Too many fingers in the same pie? Federal and state misalignments in Initial Teacher Education policy

Year: 2019

Author: Freeborn, Amanda, Savage, Glenn

Type of paper: Abstract refereed

Policies governing Initial Teacher Education (ITE) in Australia derive from two levels of government: 1. the federal Australian Institute of Teaching and School Leadership (AITSL); 2. state and territory education departments and agencies. As a result, complex overlaps exist between federal and state policies, organisations and agendas. For example, while the federal government has significant power to drive and shape ITE policy (mainly through AITSL), state departments and agencies are responsible for ensuring federally-driven national policies are implemented in ways that align with state policies and approaches.

In this paper, we argue that these complex federal/state policy interactions have resulted in new forms of ‘policy misalignment’ (OECD 2017), as while the federal government plays a major role in developing policies, it has no formal responsibility for implementing policies. State and territory governments, therefore, have only partial influence over shaping policies for which they are responsible and held accountable. Drawing on recent arguments about the dangers of misalignment articulated by the Organisation for Economic Cooperation and Development (OECD 2017), we argue that while policy misalignments can have positive and generative impacts in federations (Savage and O’Connor 2018), this is not the case in ITE.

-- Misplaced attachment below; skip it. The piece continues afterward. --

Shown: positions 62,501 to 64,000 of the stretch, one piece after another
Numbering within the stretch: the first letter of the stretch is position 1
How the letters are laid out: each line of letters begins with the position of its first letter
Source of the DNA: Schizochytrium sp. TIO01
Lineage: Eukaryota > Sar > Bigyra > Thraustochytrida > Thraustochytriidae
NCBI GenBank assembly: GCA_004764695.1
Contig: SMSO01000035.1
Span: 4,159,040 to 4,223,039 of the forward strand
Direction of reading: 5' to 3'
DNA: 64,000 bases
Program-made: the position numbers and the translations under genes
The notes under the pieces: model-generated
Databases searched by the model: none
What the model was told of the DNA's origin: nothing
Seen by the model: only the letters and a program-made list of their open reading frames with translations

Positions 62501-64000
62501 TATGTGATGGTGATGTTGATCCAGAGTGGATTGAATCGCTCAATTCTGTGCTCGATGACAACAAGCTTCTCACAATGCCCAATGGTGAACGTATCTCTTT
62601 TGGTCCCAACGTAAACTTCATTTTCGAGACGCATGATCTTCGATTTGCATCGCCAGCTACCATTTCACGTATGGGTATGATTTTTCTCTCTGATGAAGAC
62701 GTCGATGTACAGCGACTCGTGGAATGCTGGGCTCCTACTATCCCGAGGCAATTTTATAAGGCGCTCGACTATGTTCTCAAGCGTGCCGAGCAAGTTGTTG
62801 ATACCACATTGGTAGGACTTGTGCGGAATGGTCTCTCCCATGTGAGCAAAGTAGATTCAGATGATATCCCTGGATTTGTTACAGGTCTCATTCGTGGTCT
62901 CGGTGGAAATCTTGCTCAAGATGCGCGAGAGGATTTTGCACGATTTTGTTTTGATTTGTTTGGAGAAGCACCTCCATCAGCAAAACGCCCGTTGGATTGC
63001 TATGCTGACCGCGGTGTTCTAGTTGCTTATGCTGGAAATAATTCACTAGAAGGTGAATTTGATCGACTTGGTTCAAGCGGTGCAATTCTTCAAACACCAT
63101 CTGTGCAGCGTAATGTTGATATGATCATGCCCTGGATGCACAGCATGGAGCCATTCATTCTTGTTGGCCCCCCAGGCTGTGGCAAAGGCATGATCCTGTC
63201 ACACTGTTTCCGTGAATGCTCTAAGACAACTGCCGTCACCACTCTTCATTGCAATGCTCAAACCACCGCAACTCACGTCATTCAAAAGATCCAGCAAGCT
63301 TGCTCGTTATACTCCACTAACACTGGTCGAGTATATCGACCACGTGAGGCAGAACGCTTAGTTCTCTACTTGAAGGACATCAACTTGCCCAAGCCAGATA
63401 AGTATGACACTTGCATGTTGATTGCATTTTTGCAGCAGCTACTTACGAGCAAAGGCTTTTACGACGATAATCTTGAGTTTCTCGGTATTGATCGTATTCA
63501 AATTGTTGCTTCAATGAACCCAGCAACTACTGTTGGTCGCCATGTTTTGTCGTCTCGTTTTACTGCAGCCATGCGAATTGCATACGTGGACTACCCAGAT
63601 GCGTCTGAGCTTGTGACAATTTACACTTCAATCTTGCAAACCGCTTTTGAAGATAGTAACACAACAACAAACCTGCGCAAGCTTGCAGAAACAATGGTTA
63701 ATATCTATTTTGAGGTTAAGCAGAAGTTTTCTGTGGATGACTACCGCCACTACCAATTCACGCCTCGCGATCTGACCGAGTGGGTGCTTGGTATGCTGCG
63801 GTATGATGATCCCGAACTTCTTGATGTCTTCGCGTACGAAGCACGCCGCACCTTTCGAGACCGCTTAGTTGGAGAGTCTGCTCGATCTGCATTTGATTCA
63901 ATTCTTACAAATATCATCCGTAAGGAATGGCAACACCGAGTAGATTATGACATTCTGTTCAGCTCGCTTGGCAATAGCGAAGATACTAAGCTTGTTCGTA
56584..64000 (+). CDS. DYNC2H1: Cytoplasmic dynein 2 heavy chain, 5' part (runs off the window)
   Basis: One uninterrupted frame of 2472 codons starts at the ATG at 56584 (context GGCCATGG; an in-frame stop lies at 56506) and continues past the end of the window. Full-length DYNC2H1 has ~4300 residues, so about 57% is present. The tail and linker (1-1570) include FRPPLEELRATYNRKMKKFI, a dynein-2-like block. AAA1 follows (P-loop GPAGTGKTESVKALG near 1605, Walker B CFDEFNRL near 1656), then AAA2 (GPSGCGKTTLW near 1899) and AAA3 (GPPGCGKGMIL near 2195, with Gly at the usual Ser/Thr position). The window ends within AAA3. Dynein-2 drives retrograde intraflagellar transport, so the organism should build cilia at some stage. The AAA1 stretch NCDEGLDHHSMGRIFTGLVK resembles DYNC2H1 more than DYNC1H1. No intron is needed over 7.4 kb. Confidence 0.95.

In making this argument, we use recent changes to admissions requirements for entrance into undergraduate ITE programs in New South Wales as a case-study example. We focus on the introduction of state-mandated minimum academic entrance requirements and how these interact with federally-legislated non-academic entrance requirements that were introduced at a similar time. Drawing upon insights generated from semi-structured interviews with senior academics and student recruitment personnel in three NSW universities, we highlight the challenges produced in a context of federal/state policy misalignment, where different levels of government and different organisations seek to work simultaneously in the same space, creating problematic policy overlap. We highlight three main challenges: 1) issues stemming from the devolution of responsibility from governments to providers; 2) confusion among policy actors regarding processes of policy enactment; and 3) temporal misalignment in the expectations surrounding policy implementation.

In conclusion, we raise critical questions about the value of AITSL in ITE policy. We consider what a more productive form of federal involvement might look like in ITE policy, which would allow the federal government to play more of a ‘support’ role (as distinct from a ‘policy development’ role), while leaving the bulk of responsibilities for the policy development and enactment to the states.